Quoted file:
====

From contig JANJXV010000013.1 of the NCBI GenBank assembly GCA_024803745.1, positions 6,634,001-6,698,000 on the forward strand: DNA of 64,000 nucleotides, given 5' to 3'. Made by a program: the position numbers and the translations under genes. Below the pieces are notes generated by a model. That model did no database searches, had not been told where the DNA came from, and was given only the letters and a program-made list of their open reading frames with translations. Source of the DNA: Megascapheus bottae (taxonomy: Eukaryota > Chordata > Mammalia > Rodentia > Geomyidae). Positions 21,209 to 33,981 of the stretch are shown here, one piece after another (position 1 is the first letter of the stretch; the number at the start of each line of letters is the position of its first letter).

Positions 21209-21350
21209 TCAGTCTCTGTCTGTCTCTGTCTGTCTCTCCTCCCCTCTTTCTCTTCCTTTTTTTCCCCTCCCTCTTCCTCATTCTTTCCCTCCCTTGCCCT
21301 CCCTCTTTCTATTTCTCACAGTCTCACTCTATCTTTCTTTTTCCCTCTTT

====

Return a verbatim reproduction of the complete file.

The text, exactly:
From contig JANJXV010000013.1 of the NCBI GenBank assembly GCA_024803745.1, positions 6,634,001-6,698,000 on the forward strand: DNA of 64,000 nucleotides, given 5' to 3'. Made by a program: the position numbers and the translations under genes. Below the pieces are notes generated by a model. That model did no database searches, had not been told where the DNA came from, and was given only the letters and a program-made list of their open reading frames with translations. Source of the DNA: Megascapheus bottae (taxonomy: Eukaryota > Chordata > Mammalia > Rodentia > Geomyidae). Positions 21,209 to 33,981 of the stretch are shown here, one piece after another (position 1 is the first letter of the stretch; the number at the start of each line of letters is the position of its first letter).

Positions 21209-21350
21209 TCAGTCTCTGTCTGTCTCTGTCTGTCTCTCCTCCCCTCTTTCTCTTCCTTTTTTTCCCCTCCCTCTTCCTCATTCTTTCCCTCCCTTGCCCT
21301 CCCTCTTTCTATTTCTCACAGTCTCACTCTATCTTTCTTTTTCCCTCTTT